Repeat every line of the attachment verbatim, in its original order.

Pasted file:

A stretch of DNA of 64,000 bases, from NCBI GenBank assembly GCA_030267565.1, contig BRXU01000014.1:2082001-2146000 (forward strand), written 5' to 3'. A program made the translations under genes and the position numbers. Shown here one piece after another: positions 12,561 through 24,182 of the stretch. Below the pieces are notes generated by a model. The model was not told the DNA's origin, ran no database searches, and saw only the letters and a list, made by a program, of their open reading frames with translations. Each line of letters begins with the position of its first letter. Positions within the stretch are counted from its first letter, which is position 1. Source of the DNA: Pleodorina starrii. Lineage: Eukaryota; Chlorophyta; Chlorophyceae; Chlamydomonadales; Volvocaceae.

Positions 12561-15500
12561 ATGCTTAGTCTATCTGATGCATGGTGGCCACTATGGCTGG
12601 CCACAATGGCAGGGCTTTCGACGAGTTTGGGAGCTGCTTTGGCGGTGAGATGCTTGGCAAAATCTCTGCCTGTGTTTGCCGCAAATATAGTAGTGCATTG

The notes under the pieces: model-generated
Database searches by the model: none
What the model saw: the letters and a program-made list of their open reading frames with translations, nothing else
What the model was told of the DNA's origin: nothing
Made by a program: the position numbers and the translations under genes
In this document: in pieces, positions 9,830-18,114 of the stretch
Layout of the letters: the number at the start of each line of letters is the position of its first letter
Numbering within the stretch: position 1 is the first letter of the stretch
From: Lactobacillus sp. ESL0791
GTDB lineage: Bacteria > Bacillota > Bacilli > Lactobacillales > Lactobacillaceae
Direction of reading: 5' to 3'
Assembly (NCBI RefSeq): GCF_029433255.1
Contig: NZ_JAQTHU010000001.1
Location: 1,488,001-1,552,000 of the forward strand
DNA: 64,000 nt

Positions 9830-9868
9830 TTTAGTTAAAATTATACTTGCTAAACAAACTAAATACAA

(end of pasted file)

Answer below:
A stretch of DNA of 64,000 bases, from NCBI GenBank assembly GCA_030267565.1, contig BRXU01000014.1:2082001-2146000 (forward strand), written 5' to 3'. A program made the translations under genes and the position numbers. Shown here one piece after another: positions 12,561 through 24,182 of the stretch. Below the pieces are notes generated by a model. The model was not told the DNA's origin, ran no database searches, and saw only the letters and a list, made by a program, of their open reading frames with translations. Each line of letters begins with the position of its first letter. Positions within the stretch are counted from its first letter, which is position 1. Source of the DNA: Pleodorina starrii. Lineage: Eukaryota; Chlorophyta; Chlorophyceae; Chlamydomonadales; Volvocaceae.

Positions 12561-15500
12561 ATGCTTAGTCTATCTGATGCATGGTGGCCACTATGGCTGG
12601 CCACAATGGCAGGGCTTTCGACGAGTTTGGGAGCTGCTTTGGCGGTGAGATGCTTGGCAAAATCTCTGCCTGTGTTTGCCGCAAATATAGTAGTGCATTG

The notes under the pieces: model-generated
Database searches by the model: none
What the model saw: the letters and a program-made list of their open reading frames with translations, nothing else
What the model was told of the DNA's origin: nothing
Made by a program: the position numbers and the translations under genes
In this document: in pieces, positions 9,830-18,114 of the stretch
Layout of the letters: the number at the start of each line of letters is the position of its first letter
Numbering within the stretch: position 1 is the first letter of the stretch
From: Lactobacillus sp. ESL0791
GTDB lineage: Bacteria > Bacillota > Bacilli > Lactobacillales > Lactobacillaceae
Direction of reading: 5' to 3'
Assembly (NCBI RefSeq): GCF_029433255.1
Contig: NZ_JAQTHU010000001.1
Location: 1,488,001-1,552,000 of the forward strand
DNA: 64,000 nt

Positions 9830-9868
9830 TTTAGTTAAAATTATACTTGCTAAACAAACTAAATACAA